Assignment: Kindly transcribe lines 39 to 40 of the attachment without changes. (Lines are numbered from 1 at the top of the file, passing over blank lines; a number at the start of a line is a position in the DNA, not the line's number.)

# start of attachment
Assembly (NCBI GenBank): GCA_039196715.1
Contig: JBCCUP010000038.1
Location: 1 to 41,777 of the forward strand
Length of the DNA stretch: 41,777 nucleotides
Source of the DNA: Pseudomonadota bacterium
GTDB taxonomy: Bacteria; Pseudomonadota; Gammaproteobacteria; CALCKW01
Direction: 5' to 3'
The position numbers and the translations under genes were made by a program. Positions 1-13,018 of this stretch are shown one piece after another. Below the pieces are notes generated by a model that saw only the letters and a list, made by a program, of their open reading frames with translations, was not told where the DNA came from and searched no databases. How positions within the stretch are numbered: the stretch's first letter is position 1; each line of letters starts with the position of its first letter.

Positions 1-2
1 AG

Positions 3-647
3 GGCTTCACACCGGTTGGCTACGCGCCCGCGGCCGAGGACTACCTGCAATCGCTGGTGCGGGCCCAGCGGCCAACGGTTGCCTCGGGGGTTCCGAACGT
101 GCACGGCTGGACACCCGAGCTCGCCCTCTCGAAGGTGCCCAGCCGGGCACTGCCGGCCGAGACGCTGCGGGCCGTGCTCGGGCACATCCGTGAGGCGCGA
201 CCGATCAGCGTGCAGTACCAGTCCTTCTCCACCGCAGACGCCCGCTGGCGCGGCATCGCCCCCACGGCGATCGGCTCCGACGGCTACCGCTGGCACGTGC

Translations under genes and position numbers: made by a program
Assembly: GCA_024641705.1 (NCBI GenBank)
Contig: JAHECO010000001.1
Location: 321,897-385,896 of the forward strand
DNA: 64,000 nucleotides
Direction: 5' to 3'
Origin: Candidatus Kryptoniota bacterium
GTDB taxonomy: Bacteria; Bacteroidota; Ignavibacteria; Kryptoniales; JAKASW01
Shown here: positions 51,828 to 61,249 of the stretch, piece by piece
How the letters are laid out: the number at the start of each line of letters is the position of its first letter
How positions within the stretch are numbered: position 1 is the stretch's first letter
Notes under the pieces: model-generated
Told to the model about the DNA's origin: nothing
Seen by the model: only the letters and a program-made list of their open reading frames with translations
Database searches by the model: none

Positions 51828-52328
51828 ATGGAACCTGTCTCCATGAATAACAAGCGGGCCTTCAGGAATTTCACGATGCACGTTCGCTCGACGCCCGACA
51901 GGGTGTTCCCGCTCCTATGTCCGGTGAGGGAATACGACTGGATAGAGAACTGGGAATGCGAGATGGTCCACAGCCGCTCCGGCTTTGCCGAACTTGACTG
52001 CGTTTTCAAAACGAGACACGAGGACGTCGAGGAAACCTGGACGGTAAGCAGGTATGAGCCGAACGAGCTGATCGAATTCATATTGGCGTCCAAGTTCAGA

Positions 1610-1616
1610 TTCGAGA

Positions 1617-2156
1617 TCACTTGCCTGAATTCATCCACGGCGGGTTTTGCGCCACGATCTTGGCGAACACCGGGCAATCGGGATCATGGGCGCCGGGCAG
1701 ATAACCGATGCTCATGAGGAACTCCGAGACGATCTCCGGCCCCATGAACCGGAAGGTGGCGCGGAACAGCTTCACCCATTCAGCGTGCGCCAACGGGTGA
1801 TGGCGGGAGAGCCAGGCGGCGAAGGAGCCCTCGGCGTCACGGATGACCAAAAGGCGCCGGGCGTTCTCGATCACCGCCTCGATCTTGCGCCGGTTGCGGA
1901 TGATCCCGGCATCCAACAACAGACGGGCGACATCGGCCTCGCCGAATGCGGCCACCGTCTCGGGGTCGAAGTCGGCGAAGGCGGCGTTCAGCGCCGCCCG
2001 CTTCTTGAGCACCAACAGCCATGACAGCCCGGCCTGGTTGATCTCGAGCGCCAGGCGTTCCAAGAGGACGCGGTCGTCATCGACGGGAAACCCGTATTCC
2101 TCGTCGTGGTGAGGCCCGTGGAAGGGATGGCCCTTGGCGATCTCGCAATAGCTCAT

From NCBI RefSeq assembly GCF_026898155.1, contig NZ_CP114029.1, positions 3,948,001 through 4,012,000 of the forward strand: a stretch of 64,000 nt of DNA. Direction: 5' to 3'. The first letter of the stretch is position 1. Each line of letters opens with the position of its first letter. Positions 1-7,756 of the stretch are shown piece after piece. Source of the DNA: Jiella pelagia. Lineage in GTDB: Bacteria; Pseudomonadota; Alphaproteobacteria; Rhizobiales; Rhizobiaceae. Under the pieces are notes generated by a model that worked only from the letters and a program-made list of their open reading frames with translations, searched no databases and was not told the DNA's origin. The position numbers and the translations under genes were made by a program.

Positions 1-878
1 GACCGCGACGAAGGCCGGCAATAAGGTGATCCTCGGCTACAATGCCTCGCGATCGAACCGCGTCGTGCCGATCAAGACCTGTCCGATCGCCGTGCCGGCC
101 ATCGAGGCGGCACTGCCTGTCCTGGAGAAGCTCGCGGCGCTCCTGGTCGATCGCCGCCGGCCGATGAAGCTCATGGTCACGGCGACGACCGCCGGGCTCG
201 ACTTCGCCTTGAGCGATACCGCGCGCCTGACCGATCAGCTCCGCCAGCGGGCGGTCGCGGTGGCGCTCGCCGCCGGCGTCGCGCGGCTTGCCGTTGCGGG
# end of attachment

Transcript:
1801 TGGCGGGAGAGCCAGGCGGCGAAGGAGCCCTCGGCGTCACGGATGACCAAAAGGCGCCGGGCGTTCTCGATCACCGCCTCGATCTTGCGCCGGTTGCGGA
1901 TGATCCCGGCATCCAACAACAGACGGGCGACATCGGCCTCGCCGAATGCGGCCACCGTCTCGGGGTCGAAGTCGGCGAAGGCGGCGTTCAGCGCCGCCCG